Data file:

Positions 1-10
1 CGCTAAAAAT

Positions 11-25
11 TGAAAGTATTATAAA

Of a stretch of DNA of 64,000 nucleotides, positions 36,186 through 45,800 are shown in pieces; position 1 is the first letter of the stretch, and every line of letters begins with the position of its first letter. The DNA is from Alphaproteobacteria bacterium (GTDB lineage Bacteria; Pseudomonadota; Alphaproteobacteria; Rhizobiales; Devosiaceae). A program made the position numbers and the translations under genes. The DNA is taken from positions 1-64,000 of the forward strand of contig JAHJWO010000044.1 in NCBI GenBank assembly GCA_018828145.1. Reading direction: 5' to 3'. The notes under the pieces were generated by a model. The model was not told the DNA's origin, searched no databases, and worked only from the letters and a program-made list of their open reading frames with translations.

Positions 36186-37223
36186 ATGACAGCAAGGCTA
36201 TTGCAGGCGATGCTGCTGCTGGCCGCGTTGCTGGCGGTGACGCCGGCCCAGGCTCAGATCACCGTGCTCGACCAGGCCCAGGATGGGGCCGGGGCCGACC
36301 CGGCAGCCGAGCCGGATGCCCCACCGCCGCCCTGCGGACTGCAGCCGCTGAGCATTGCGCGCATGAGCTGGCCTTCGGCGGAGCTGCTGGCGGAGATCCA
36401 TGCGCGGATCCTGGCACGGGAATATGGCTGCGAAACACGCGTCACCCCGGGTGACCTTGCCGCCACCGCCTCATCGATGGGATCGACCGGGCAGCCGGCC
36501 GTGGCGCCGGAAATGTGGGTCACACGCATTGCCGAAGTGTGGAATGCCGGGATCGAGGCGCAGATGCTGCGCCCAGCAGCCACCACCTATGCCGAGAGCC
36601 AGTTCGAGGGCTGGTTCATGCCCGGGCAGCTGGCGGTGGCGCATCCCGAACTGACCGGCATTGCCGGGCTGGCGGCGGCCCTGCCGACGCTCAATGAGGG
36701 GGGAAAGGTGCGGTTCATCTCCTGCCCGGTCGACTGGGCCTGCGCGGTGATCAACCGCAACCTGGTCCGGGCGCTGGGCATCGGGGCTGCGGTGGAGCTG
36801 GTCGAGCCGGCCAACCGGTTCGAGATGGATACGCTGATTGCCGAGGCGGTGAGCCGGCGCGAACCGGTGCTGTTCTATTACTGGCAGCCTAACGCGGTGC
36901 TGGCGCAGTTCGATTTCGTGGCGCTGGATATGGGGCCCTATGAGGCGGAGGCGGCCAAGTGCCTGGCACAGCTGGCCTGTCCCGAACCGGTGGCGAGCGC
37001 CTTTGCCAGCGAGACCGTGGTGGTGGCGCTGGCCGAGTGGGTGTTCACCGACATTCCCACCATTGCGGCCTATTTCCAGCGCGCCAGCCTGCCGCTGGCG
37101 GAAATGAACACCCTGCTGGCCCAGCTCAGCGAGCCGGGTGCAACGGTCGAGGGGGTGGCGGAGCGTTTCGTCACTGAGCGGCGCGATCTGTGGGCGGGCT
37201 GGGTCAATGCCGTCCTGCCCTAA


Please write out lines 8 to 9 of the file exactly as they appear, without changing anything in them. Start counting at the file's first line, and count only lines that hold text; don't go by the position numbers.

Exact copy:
36201 TTGCAGGCGATGCTGCTGCTGGCCGCGTTGCTGGCGGTGACGCCGGCCCAGGCTCAGATCACCGTGCTCGACCAGGCCCAGGATGGGGCCGGGGCCGACC
36301 CGGCAGCCGAGCCGGATGCCCCACCGCCGCCCTGCGGACTGCAGCCGCTGAGCATTGCGCGCATGAGCTGGCCTTCGGCGGAGCTGCTGGCGGAGATCCA